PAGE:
On March 26, 1995, MN FACE investigators were notified of a work-related fall fatality that occurred on February 13, 1995. The victim sustained severe head injuries during the incident and died nine days later on February 22, 1995. A site investigation was conducted by MN FACE investigators on April 6, 1995. During the site investigation, information concerning the incident was provided by the manager of the lumber yard where the incident occurred. The employer's safety director provided additional information during a telephone interview with a MN FACE investigator.

The employer in this incident was a freight trucking company that had been in business for 45 years. The company employed approximately 400 truck drivers and 100 office employees. The victim was an experienced truck driver who had worked for the trucking company for 33 years. During his years of employment he made many similar flatbed trailer deliveries as part of his assigned responsibilities. The employer had a safety director who was responsible for safety programs and procedures. Safety meetings were held quarterly for the company's truck drivers. All truck drivers were "requested" to attend all safety meetings and were "required" to attend at least two meetings every year. The employer did not have written safety procedures for the removal of tarpaulins that are used to cover loads on flatbed trailers.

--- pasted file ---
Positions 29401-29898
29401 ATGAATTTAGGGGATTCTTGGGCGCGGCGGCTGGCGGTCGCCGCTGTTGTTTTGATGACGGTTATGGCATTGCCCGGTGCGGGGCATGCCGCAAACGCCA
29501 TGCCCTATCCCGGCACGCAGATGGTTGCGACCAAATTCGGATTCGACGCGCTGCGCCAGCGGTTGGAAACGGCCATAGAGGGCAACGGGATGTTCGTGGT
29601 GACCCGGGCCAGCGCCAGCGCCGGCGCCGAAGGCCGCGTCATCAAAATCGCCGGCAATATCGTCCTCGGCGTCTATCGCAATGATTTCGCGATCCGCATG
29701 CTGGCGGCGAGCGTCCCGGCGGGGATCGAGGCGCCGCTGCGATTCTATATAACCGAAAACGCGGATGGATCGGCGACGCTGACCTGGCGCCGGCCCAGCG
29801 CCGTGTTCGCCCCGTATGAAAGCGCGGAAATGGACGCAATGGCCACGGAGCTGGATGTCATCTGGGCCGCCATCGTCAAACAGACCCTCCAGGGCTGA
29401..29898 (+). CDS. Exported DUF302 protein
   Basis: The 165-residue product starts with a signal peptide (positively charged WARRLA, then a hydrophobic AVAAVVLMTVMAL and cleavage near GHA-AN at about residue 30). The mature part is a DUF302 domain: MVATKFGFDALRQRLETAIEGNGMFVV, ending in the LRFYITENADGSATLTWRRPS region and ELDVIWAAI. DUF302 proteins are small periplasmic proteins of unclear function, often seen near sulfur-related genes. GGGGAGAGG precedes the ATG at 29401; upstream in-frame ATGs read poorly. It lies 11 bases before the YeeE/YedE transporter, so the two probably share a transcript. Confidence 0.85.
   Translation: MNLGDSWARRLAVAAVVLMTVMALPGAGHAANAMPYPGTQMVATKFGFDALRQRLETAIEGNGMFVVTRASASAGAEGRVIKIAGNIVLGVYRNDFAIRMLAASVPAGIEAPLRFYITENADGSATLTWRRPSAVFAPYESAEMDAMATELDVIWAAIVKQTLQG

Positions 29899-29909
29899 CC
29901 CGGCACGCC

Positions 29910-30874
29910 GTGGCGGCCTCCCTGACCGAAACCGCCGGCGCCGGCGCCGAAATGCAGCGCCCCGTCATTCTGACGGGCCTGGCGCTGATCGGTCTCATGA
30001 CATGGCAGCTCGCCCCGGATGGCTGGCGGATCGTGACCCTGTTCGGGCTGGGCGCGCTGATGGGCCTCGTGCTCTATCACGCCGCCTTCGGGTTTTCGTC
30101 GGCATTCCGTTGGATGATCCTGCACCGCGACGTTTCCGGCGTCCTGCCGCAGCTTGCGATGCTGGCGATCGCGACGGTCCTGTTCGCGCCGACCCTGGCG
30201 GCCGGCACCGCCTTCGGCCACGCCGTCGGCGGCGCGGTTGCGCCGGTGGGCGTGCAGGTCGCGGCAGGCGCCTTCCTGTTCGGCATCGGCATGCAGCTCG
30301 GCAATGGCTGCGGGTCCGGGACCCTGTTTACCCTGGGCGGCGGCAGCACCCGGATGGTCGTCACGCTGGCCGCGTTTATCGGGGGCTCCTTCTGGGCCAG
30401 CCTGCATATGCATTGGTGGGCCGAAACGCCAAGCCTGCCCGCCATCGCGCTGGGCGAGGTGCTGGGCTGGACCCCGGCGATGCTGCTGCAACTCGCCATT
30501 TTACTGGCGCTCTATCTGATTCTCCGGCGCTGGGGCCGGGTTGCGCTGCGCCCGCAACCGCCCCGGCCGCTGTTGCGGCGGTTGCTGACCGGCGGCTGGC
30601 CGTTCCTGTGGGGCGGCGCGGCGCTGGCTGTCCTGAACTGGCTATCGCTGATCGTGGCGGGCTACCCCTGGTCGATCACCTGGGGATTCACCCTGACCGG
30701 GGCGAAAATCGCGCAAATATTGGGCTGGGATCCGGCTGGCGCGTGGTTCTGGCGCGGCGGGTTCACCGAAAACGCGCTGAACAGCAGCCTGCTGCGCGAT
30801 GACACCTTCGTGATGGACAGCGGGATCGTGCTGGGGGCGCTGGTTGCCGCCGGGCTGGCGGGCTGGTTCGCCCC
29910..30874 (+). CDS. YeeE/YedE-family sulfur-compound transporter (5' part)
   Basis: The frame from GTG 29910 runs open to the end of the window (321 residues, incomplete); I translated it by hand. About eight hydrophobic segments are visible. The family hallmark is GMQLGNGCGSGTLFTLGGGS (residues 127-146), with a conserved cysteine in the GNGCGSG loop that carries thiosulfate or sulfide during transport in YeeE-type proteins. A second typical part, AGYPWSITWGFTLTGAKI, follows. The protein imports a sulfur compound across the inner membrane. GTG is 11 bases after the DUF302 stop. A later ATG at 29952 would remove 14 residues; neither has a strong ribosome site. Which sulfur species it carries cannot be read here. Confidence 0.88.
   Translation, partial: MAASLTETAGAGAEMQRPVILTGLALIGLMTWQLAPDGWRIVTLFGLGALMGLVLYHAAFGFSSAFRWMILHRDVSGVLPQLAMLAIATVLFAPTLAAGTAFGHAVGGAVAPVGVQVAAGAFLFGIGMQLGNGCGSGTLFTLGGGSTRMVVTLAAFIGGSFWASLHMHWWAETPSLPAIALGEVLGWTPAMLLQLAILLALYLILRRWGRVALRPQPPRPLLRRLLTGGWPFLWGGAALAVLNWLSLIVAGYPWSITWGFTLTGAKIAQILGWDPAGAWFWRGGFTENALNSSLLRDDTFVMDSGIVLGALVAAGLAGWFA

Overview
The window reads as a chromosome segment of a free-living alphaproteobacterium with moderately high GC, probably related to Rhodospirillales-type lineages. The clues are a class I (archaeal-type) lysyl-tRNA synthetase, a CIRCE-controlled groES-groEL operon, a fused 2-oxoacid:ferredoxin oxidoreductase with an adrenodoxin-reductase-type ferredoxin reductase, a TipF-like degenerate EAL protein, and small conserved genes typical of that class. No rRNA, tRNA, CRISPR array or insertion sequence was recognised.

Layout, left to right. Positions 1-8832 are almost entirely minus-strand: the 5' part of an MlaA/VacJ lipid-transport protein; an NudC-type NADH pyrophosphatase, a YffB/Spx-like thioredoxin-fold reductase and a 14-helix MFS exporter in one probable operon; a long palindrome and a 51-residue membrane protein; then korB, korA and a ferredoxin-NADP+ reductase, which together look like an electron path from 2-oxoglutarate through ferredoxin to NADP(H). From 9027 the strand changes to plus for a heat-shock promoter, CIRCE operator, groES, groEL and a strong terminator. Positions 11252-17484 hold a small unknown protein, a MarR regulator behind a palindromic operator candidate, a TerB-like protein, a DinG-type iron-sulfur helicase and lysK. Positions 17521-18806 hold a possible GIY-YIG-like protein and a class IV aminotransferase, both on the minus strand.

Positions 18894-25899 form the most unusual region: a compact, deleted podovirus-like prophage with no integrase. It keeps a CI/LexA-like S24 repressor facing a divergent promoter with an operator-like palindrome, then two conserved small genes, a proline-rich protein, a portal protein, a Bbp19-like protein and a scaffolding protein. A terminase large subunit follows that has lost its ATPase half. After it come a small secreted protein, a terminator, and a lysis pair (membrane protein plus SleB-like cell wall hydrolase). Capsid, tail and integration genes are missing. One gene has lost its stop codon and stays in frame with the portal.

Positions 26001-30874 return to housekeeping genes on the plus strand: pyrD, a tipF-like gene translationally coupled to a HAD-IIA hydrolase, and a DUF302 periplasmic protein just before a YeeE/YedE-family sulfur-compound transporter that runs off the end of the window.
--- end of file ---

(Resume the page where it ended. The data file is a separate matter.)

INVESTIGATION

The victim was working alone at the time that the unwitnessed incident occurred. As a result, this report is based upon information obtained during the site investigation interview, an inspection of the incident site, and a telephone interview with the employer's safety director.